Decomposing teacher autonomy: A study investigating types of teacher autonomy and how it relates to job satisfaction
This study was conducted by a group of four doctoral candidates in the mid-career leadership program at the University of Pennsylvania. The purpose of the study was to decompose teacher autonomy, investigating types of teacher autonomy and how current public school climate impacted teacher autonomy. This study attempted to identify areas of teacher autonomy, specifically autonomy as it related to teacher control over curriculum. This study also attempted to examine teachers' level of job satisfaction. This study took place over four public school districts located in Michigan, New York, and Pennsylvania. ^ In my investigation of teacher autonomy, I developed the following research questions: Is there a relationship between elementary/secondary teachers' perceptions of having autonomy over curriculum and their levels of job satisfaction? To what extent does a leader granting autonomy to teacher's impact teacher job satisfaction? In an effort to answer my questions along with the other members of the group, our study design included the use of a survey along with interviews of a sample of school principals and teachers. ^ The survey was designed to access demographic information mentioned above, and information on feelings of self efficacy, information on job satisfaction, and information on current school reform initiatives being implemented in the school. The teacher interview protocol was designed to probe more deeply into how teachers felt both about their autonomy and about why they felt they wanted autonomy. Finally, the principal interview was used to ask questions of the building leader in order to find out how school culture was established. ^ Survey data from each site was collected and aggregated into a database. The interviews were recorded and transcribed by the researcher who conducted them. The original transcripts were held on a password protected server at the Graduate School of Education at the University of Pennsylvania. Pseudonyms were inserted into each transcript so that the individuals interviewed weren't identified. ^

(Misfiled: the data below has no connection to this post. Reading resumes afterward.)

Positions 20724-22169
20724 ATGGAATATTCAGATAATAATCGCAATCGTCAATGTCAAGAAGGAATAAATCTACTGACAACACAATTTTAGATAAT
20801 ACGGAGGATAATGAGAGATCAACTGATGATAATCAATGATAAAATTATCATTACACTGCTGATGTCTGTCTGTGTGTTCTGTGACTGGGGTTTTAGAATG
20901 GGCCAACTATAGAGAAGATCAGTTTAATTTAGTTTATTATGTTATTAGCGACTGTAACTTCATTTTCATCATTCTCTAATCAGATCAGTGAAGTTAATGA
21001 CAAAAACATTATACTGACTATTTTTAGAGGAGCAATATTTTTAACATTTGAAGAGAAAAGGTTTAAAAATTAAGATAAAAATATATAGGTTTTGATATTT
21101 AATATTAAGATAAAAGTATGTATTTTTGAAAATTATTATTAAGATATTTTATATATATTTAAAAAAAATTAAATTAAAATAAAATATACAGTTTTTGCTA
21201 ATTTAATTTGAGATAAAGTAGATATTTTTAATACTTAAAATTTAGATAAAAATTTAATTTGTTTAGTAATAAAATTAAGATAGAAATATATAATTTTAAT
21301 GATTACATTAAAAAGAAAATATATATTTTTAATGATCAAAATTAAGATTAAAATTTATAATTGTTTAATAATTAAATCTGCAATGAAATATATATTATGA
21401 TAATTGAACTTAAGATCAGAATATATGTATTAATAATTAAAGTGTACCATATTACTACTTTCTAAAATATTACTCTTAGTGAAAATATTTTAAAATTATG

Education, Administration|Psychology, Industrial
"Decomposing teacher autonomy: A study investigating types of teacher autonomy and how it relates to job satisfaction"
(January 1, 2006).
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